10 Simple Ways to Cut Business Costs
In an uncertain economy when every penny counts, even the smallest increase in revenue or reduction in expenses can have an impact on company profitability. The good news is a large-scale company overhaul isn't necessary. It's often simple, common sense steps that improve the bottom line, especially for a small business.
Mid-year is a good time to step back and look carefully at our business practices. What are we doing well? And what can we improve?
1. Reduce supply expenses.
Save money on office supplies by contacting vendors to let them know you’re price shopping. Look outside your pool of traditional vendors. Large discount suppliers like BJ's, Amazon or Wal-Mart can often beat traditional office supply vendor prices.
2. Cut production costs.
As a business owner, you're always looking for ways to cut material costs, and optimize your resources. Here are a few suggestions:
Try selling leftover cardboard, paper and metal instead of sending it to the recycling center. Also, consider ways to use your waste to create another product.
Make sure you're getting the most out of your production real estate. Centralize or consolidate the space necessary for production. Lease unused space to another business or individual—it can be as small as an office or as big as a warehouse space.
Track and measure the operational efficiency of your business, in order to adjust and optimize the use of available resources. Set performance parameters that reflect your efficiency goals and offer incentives when those goals are met.
3. Lower financial expenditures.
Look at your insurance policies and financial accounts for places to save money.
Save money on insurance by comparing providers for the most competitive rate; then ask your current lender or insurance provider to match that rate.
Consolidate insurance policies or bank accounts if possible.
Evaluate insurance policies to make sure you're not over-insured or duplicating coverage.
Don’t take on unnecessary debt. Do a thorough cost-benefit analysis and future forecasting when considering business expansion. Consider the opportunity costs and the effect of debt payments on cash flow. Excess debt affects company rating, interest rates and the ability to borrow in the future.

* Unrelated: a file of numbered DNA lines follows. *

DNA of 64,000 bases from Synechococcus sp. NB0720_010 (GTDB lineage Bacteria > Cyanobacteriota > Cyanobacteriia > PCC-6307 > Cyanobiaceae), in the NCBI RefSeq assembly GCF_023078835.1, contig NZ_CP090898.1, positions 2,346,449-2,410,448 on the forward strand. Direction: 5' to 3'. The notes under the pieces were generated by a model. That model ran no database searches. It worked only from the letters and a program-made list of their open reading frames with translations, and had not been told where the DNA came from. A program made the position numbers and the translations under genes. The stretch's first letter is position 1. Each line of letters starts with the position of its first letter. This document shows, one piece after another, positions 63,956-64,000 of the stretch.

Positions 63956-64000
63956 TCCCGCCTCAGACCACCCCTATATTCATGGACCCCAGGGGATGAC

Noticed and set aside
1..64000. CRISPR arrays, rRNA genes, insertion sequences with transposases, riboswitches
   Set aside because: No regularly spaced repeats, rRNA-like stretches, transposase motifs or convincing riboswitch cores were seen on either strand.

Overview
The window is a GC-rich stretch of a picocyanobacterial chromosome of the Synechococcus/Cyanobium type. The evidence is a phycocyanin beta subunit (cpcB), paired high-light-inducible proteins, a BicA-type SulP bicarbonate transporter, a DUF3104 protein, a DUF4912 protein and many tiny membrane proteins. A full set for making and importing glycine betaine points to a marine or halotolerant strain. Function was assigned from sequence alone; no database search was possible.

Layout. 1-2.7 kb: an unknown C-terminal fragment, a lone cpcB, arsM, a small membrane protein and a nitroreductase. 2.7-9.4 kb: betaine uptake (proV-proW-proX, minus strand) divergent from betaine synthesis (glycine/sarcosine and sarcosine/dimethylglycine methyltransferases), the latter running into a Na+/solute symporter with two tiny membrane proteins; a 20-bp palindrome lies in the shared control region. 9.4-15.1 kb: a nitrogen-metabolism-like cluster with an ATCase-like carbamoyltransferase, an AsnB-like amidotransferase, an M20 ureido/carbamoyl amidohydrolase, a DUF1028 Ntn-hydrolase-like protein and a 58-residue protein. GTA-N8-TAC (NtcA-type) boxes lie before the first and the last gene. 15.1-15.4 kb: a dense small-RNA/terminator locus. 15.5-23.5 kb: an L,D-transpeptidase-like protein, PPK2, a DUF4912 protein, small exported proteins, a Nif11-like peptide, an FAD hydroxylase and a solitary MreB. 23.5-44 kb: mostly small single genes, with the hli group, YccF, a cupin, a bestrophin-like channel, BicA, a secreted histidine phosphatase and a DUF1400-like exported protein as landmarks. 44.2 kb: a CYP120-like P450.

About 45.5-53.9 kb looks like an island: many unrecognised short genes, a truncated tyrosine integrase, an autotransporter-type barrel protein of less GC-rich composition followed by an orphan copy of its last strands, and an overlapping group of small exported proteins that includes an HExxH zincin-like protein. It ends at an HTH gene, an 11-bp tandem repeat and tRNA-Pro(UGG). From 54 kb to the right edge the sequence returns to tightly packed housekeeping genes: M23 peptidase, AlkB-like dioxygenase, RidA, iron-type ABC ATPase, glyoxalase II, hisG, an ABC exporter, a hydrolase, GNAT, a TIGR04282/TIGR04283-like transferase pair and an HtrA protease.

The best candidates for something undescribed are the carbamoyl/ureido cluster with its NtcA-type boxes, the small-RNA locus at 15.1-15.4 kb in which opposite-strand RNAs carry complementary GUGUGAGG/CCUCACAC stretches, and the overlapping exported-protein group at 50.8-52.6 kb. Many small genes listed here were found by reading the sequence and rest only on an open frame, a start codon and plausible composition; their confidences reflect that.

4. Modernize your marketing efforts.
Of course, you don't want to eliminate paid advertising that is working; however, it can be worthwhile to take a look at some cheaper alternatives.
Build your customer e-mail list and implement a referral program. A recommendation from a current customer is far more likely to result in a sale than traditional marketing.
Network more, advertise less. Clients are more likely to hire a business with a face they recognize.
Cut marketing costs by doing more in-house.
Increase social media use and reduce traditional marketing.
5. Use efficient time strategies.
Set expectations for a reasonable amount of time to complete certain types of activities or tasks. Offer incentives for meeting or exceeding those expectations.
Schedule business activities and encourage employees to adhere to the daily or weekly schedule.
Schedule a predetermined block of time for meetings. Make it clear that you expect participants to be on time, to stick closely to the agenda and to wrap up at the appointed time.
6. Harness virtual technology.
Reduce business costs by operating in a virtual manner whenever possible.
Virtual meetings help minimize travel expenses and virtual offices can eliminate the need for physical space. While we certainly don't want to eliminate personal contact altogether, save it for the instances when it's most beneficial.
7. Narrow your focus.
As a small business owner, I find narrowing my business focus to be one of the most effective strategies to improving my bottom line. By limiting the types of services I offer and projects I accept, I am more productive and produce higher-quality work.
Another way to narrow your business focus is to subcontract. Rather than turn away business, maximize your capacity by subcontracting pieces whenever possible. More projects equal more revenue, while subcontracting equals lower expenses. The result is a better bottom line.
8. Make the most of your space.
Analyze your current use of physical space. Overflowing storage, too many supplies, piles of paper files and inefficient placement of furniture and equipment are common space wasters.
Consolidate or centralize the different functions or departments of your business. Use space for dual purposes. A meeting room that doubles as a break room or a storage room that holds copy and fax machines for example. The opportunities will vary depending upon the nature of your business.
9. Maximize your employees' skills.
Assess the current usage of employee experience and skills. Give responsibilities to the employees with the most skill and efficiency in those areas. Don’t use expert sales people for word processing or “numbers” people for design functions. It's often necessary for one person to be responsible for a variety of tasks, but consider exchanging some of those tasks with another individual who shows greater efficiency.
10. Focus on quality.
Quality sells whether in the form of products or services. Satisfied customers increase sales through referrals and repeat purchases. Higher quality and a solid reputation allows you to charge higher prices, which equals higher revenue and a healthier bottom line.
What have you done well so far this year? What are you planning to improve?
Royale Scuderi is a freelance writer and success coach. She is the founder of Productive Life Concepts and has been featured on top rated blogs such as Stepcase Lifehack and The Huffington Post. You can also find her musings on life and business at GuardWife.com and Twitter.com/RoyaleScuderi.